Like any reformer, SEIU President Andy Stern has his admirers and his critics. I understand the critics’ arguments. But I also think Stern is a visionary labor figure. When in history were heretics well liked? Yet their ideas are worth hearing.
Yesterday, Stern came to The Nation offices along with Change to Win Chair and SEIU International Secretary-Treasure, Anna Burger, to discuss this new moment in the country’s history and what kind of strategic thinking will be needed moving forward. Their mood was optimistic–as well it should be, since labor spent some $450 million in the 2008 races, contributed mightily to massive voter outreach and mobilization and saw their candidates win.
“It’s a different world – the free market ideology has been discredited,” Stern said. This was “a clear election not on small things.” And he argues, “We’ve redefined the center. Universal health care is now centrist.”
Stern and Burger were less focused on the people just appointed to President-elect Obama’s cabinet than on the policies and proposals – especially the massive stimulus program – now being discussed. Stern said, “We’re not used to thinking in these ways, we need to think differently, and look at the outputs, not just the inputs,” meaning who the advisors are. (I have to admit that I’m more worried than Stern about the number of Robert Rubin proteges in the cabinet. It’s as if the guys who brought us this mess, via deregulation of Wall Street, are falling upwards.)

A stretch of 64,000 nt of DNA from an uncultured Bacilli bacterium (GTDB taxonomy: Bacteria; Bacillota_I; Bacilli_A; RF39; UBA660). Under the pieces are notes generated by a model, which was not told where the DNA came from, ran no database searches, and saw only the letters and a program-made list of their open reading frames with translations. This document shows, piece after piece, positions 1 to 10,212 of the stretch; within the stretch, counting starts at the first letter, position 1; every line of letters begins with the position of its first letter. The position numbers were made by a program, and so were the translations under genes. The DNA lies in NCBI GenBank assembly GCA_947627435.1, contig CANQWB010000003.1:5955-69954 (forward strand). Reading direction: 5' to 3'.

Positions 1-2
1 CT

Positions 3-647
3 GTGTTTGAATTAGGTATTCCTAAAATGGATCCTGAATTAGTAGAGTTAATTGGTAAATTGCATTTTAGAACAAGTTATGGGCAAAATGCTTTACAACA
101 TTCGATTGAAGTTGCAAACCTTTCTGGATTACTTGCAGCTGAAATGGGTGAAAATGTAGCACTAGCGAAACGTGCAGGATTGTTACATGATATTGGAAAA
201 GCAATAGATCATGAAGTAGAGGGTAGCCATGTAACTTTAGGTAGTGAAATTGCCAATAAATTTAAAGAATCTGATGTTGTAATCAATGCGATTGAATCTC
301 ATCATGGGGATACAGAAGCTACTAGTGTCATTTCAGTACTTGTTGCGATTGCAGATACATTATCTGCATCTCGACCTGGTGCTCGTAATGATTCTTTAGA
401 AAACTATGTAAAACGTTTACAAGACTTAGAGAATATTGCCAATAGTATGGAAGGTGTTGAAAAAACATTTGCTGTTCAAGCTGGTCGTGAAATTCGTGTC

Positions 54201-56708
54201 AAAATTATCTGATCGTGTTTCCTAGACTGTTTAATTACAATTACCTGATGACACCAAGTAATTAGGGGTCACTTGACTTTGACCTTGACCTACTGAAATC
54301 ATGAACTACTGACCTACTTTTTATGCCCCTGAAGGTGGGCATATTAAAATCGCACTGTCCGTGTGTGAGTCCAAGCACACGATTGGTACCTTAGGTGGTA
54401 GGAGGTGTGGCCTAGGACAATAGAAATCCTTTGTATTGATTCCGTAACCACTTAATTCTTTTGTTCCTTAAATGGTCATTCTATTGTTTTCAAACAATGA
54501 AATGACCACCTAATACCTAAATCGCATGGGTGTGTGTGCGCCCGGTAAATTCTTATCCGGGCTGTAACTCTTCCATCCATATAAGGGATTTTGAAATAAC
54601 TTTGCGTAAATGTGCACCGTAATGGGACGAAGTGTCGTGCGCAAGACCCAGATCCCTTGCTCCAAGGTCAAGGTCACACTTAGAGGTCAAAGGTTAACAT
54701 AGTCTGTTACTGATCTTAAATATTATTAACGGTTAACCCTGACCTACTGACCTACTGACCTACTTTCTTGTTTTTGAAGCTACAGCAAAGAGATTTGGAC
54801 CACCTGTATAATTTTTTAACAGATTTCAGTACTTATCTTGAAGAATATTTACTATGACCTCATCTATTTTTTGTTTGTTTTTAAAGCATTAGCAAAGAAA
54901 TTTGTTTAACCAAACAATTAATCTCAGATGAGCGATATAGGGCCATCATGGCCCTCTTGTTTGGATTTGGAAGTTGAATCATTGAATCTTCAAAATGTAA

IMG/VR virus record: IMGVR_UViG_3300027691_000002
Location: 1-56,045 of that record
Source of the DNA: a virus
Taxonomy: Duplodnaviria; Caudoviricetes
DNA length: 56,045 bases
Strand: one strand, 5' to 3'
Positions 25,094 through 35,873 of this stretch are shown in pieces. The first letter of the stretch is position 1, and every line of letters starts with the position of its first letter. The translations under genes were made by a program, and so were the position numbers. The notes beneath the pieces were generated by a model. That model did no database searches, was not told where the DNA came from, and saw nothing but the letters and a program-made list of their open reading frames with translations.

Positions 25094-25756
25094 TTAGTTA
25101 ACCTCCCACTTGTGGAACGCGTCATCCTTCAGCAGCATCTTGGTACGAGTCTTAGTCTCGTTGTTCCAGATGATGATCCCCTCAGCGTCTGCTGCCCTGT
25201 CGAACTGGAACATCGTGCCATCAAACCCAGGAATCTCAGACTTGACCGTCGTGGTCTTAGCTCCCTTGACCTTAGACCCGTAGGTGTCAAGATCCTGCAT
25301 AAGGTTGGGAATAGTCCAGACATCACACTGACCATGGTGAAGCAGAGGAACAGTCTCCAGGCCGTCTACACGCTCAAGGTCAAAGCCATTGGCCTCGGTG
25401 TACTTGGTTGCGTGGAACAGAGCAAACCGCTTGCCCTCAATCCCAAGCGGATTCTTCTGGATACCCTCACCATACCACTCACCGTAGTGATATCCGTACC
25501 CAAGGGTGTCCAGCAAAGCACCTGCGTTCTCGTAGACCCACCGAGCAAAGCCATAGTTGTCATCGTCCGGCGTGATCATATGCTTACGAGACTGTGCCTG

Both Stern and Burger were very pleased with the “real progressive appointments” of Melody Barnes and Patrick Gaspard. Barnes, the former chief counsel to Senator Edward Kennedy on the Senate Judiciary Committee, will serve as director of the White House Domestic Policy Council. Gaspard – who will be the White House political director – was the lead political operative for SEIU 1199, representing health care workers in New York prior to serving as the Obama campaign’s national political director.
Like everyone else, Burger’s and Stern’s top priority is rebuilding the economy. “The American economy hasn’t been working for working people for a long time. We need to make the economy work for people,” Burger said.
Stern views the economic stimulus as a needed reinvestment in our country, creating necessary jobs and rebuilding our infrastructure. Both Burger and Stern talked about the importance of creating not just any jobs, but “good jobs” – meaning secure jobs, middle-class jobs – which means workers have a voice (which means Employee Free Choice Act – read on). He joked about how during the Clinton era there was talk of 20 million jobs created and that many SEIU members had three of them – working three jobs to pay the bills.